Unfortunately, we often don’t get to notice the direct impact of monetary policy. There are, usually, several types of lags outlined. Regardless of how many there truly are, the end-result is the same—the full impact of monetary policy isn’t immediately visible.
Additionally, there’s a gap in data. Models are used to predict outcomes. While they are mostly accurate, web scraping can do better. It can bridge the gap between monetary policy and its effects.
Web scraping can be used to collect data about businesses, prices, and numerous other factors in order to track the slowly-emerging changes. Such data would allow us to delve deeper into the minutia of monetary policy and to truly wrestle out the real-world effects of even the smallest changes.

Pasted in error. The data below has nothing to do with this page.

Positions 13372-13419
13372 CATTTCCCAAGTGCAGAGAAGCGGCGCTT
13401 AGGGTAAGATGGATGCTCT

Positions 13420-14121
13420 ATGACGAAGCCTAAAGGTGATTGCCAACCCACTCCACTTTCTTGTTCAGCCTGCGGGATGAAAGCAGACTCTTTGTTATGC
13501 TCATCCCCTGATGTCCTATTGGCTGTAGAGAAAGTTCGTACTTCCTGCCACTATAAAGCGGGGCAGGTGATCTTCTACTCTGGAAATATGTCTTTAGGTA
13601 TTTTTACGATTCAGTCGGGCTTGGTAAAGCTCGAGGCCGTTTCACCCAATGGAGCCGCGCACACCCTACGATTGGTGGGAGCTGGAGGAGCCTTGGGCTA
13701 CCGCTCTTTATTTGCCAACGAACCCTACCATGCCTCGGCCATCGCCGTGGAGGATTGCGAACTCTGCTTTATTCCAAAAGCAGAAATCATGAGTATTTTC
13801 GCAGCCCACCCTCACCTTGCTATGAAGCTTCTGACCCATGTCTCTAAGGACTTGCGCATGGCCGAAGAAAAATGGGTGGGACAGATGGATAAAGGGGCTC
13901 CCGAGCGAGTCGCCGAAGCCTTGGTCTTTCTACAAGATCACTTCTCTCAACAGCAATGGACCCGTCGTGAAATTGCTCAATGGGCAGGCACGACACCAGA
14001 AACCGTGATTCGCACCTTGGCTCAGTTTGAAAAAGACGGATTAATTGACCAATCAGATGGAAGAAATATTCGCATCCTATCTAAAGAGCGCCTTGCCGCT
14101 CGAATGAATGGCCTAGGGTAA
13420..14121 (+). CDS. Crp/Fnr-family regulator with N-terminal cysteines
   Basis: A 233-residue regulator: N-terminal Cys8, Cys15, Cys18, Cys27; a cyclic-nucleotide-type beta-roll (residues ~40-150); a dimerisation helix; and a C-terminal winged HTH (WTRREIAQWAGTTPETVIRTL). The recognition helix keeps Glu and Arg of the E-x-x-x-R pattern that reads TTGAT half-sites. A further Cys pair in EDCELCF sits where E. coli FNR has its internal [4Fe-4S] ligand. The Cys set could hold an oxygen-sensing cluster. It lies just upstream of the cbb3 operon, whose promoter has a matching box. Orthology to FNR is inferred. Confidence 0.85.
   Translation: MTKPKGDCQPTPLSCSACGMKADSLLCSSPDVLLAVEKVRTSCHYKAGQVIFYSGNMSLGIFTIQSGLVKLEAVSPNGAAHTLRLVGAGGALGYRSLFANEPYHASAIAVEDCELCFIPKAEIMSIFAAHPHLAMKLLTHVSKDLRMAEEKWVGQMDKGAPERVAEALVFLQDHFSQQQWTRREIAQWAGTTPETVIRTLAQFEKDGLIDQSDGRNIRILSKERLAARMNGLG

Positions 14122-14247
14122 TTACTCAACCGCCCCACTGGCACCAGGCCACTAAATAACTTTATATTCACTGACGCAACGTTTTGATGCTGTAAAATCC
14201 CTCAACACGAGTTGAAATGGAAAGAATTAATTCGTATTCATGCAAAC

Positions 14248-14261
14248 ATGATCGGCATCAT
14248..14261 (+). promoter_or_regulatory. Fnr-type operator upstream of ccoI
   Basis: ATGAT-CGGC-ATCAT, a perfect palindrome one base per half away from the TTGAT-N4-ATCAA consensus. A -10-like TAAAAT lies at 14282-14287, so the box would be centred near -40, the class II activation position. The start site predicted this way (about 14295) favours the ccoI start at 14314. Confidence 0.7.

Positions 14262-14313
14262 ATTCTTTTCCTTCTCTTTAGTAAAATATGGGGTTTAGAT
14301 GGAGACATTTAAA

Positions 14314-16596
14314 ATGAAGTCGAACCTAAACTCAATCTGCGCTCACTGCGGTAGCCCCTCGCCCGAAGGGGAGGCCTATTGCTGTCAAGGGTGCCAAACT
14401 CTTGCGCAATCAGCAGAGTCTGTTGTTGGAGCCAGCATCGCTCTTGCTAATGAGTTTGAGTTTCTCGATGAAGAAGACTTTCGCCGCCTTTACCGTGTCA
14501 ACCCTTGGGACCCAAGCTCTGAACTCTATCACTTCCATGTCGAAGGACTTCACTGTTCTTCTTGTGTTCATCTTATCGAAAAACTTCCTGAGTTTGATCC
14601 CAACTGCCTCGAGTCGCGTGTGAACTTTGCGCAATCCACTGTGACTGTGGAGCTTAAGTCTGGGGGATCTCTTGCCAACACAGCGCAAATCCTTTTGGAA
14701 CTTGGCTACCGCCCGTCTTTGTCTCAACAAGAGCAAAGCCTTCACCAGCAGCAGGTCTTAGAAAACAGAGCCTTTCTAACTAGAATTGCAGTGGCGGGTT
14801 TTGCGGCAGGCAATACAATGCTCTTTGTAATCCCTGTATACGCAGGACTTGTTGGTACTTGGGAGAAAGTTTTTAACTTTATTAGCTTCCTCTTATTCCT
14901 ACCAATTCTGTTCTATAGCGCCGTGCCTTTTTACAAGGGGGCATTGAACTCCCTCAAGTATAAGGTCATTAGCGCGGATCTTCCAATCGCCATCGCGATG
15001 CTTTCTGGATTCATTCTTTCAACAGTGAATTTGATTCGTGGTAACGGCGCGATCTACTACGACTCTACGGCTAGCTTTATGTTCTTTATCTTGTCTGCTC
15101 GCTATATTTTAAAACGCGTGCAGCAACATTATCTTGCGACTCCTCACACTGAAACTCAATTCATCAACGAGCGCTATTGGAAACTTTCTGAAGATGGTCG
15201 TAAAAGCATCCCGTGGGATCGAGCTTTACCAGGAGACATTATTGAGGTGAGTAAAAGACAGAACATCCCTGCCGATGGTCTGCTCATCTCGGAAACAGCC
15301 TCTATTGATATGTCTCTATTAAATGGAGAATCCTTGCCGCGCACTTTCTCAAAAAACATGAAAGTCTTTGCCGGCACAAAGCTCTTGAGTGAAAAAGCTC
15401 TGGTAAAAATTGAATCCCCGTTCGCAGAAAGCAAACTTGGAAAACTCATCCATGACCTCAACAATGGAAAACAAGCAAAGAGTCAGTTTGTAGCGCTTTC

In the end, there are two important and unique aspects of web scraping that remarkably enhance the possibilities of economic research. First, data is instant. Economics has been reliant on historical data that’s always a little late to the party, since it has to go through many parties and institutions before being made accessible.
Second, it’s more reliable. All data collected is “as is.” While data manipulation might be infrequent, there’s always the possibility of error, intentional or not. With web scraping, researchers can check and verify all information themselves independently.
Web scraping lies within the domain of data and data can be useful for more than just profit-driven purposes. Proper usage of these tools can aid in research and policy-making. Indeed, macroeconomics is just one discipline where automated data collection can be used for the greater good.